How in the hell is kiviak safe to eat?

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For the uninitiated, kiviak is a traditional Greenlandic dish. It’s basically made from a ton of dead birds stuffed into a hollowed-out seal corpse and left under a rock for three months.

>Kiviak is a bizarre Inuit delicacy originating from Greenland. It consists of numerous dead auk birds that are stuffed into a dead seal, and the combination is then left to ferment under a rock, usually for around three months. The seal needs to be packed tightly, so around 400 or 500 auk birds are used, including the feet, beaks, and feathers.

>The dish was originally prepared to ensure easily-accessible food during the harsh winter months, and nowadays it’s especially popular during the Christmas season. The seal fat repels flies, while large rocks are used to keep the air out to prevent the dish from going bad.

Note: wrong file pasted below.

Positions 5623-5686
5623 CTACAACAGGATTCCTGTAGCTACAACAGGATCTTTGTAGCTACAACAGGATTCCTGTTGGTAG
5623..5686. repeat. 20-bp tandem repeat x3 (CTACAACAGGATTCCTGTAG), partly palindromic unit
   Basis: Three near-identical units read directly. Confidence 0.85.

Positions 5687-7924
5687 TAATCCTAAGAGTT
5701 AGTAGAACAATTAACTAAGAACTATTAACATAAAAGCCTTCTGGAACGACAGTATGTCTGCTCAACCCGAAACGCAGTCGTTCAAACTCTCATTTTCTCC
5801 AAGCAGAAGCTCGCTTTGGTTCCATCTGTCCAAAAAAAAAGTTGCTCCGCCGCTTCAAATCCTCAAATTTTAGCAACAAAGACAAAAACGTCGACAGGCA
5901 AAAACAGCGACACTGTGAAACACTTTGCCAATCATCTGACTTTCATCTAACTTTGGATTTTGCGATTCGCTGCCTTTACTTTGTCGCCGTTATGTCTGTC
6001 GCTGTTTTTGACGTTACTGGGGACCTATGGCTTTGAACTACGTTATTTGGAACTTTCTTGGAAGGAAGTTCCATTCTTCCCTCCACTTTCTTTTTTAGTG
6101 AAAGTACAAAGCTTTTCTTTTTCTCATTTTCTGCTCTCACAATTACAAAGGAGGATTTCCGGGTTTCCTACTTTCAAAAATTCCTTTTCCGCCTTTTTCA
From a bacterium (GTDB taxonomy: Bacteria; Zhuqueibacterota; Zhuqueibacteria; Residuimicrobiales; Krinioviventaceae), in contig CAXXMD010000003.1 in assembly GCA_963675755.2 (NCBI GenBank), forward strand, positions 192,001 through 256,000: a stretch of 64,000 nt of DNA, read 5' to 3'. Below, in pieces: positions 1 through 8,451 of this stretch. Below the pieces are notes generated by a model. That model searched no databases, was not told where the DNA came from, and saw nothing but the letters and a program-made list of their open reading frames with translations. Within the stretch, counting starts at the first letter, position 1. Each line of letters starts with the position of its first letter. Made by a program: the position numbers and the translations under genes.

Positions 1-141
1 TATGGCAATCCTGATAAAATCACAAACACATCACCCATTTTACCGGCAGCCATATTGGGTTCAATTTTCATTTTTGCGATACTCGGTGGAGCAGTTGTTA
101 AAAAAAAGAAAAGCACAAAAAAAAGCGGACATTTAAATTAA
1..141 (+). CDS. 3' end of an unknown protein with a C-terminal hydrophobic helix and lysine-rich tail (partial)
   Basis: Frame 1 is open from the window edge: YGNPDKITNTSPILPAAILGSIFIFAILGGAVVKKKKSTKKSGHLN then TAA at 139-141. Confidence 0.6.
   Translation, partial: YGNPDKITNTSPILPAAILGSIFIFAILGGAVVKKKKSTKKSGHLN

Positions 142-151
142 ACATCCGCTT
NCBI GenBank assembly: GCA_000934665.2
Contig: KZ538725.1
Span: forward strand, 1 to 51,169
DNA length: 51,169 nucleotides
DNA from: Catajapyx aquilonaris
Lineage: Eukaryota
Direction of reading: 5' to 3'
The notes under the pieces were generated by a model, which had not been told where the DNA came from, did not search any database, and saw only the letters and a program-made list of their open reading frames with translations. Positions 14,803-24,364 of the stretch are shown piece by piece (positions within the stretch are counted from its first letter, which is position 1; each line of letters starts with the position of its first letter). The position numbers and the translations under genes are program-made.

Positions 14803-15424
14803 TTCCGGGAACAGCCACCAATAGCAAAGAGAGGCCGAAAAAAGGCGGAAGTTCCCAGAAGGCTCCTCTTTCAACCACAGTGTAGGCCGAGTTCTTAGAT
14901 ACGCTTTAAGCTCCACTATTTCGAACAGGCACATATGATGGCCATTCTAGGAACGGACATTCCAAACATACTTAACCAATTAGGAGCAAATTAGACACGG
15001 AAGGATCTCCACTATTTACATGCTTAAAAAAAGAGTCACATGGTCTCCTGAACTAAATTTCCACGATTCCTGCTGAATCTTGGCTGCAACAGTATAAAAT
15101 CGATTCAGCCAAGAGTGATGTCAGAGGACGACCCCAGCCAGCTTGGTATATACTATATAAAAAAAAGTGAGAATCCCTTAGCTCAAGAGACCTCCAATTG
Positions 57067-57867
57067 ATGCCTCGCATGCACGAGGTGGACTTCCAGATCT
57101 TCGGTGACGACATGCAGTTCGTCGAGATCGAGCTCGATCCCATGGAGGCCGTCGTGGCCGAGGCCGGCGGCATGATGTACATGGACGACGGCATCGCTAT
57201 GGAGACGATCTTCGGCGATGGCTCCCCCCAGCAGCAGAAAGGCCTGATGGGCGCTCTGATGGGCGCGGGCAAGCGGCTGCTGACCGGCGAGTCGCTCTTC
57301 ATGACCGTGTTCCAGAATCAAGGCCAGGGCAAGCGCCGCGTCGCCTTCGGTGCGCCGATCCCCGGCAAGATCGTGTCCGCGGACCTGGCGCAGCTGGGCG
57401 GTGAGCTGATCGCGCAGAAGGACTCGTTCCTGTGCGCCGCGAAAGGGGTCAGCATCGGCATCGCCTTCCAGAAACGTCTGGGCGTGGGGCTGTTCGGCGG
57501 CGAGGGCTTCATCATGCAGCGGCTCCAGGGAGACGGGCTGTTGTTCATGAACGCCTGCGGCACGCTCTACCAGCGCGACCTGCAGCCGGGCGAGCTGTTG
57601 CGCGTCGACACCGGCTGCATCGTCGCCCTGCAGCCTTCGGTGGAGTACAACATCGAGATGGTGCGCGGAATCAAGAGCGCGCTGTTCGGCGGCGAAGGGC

How does this not kill you from food poisoning? 

In: Biology

It’s explained right there in the text that you quoted. The lack of air, the seal fat repelling flies, and probably very cold temperatures consistently, is not allowing for anything harmful to grow.

The birds ferment in the anaerobic environment of the sealskin bag. Fermentation is one of the ways humans preserved foods before refrigeration.

Fermentation can produce conditions in the food that prevent harmful organisms from spoiling it. And it’s probably pretty cold too, so that helps.

Who thought to do this in the first place though? Really. I’m gonna take those birds and stick them in that seal and taste it in a few months.

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